Federal and state officials have busted an international cybercrime ring allegedly responsible for stealing millions of dollars from US bank accounts.
At least 37 individuals were charged with exploiting the nefarious Zeus Trojan to drain $3 million, while another 36 were accused of lifting $860,000 from dozens of unsuspecting people and corporations - including JPMorgan Chase.
"The Zeus Trojan [was used] to surreptitiously obtain personal information and hack into victims' bank accounts. Cybercriminals then allegedly made unauthorized transfers to the bank accounts belonging to co-conspirators," confirmedCNN's Ben Rooney.
"The malware was typically sent as an 'apparently-benign e-mail' which embedded itself in the victims' computers once it was opened...But it recorded keystrokes and allowed hackers to [lift] private account information, passwords and other vital security codes."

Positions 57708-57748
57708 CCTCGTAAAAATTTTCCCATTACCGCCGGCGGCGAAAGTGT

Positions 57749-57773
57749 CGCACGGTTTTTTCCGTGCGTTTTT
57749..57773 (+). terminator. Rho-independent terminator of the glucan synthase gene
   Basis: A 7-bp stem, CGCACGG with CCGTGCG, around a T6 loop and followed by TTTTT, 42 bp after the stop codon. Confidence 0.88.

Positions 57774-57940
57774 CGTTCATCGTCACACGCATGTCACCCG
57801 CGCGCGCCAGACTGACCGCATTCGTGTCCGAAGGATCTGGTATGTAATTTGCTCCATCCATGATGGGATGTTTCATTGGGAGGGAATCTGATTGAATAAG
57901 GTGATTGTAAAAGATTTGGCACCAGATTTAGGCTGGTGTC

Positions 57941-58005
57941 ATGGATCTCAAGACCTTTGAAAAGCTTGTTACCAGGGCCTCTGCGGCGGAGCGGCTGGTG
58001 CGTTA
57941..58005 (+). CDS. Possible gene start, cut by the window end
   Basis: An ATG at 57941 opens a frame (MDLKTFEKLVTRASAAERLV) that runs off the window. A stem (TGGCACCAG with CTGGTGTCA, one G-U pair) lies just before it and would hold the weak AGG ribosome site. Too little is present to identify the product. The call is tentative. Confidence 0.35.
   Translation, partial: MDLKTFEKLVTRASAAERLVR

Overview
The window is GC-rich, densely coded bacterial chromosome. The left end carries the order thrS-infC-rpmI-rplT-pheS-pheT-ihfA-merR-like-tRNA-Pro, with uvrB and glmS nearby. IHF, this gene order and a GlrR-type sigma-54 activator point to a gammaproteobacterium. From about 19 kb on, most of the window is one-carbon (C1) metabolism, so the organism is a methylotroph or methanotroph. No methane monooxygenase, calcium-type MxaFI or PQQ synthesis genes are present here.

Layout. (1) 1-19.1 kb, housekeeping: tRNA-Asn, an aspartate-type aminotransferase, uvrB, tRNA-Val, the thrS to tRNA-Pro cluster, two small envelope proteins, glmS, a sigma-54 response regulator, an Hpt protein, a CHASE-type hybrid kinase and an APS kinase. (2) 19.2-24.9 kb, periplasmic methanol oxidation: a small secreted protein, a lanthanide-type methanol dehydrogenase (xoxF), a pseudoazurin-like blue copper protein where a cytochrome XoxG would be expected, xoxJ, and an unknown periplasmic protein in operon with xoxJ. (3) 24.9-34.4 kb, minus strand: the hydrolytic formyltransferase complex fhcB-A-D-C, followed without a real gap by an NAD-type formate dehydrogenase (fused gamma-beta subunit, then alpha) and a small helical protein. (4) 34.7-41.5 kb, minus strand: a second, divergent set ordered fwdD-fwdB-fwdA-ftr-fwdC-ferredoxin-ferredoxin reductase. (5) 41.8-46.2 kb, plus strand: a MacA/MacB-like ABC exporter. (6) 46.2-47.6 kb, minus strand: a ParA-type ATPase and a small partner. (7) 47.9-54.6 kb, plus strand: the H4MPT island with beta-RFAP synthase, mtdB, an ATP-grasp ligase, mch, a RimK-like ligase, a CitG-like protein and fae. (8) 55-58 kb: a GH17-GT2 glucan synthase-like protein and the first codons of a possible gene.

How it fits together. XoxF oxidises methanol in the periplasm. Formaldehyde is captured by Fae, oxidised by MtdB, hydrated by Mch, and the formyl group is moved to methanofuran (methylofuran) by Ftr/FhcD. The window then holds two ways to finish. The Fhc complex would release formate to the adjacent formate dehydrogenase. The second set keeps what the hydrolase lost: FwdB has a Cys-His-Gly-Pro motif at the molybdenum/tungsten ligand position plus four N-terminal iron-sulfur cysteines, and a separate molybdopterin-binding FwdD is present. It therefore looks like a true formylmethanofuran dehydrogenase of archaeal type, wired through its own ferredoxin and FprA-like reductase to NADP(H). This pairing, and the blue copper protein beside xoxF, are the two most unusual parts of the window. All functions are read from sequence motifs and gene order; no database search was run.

Once the accounts were breached and funds withdrawn, the Trojan gang employed "mules" to transport the stolen funds overseas in a calculated effort to avoid detection.
"Using 'money mules' who are in the same country as the victims of identity theft is a way to reduce the chances of the banks' internal fraud detection mechanisms from firing," explained Sophos security expert Graham Cluley.
"If a US citizen suddenly withdraws money from an ATM in Latvia the bank will get suspicious but if they withdraw from an ATM in New York it will raise fewer questions.
"[Still], anyone who believes that this is the end of criminal gangs using ZBot to infect computers to steal money is sadly mistaken. The kit is still available for download from underground websites by anyone with an interest in cybercrime."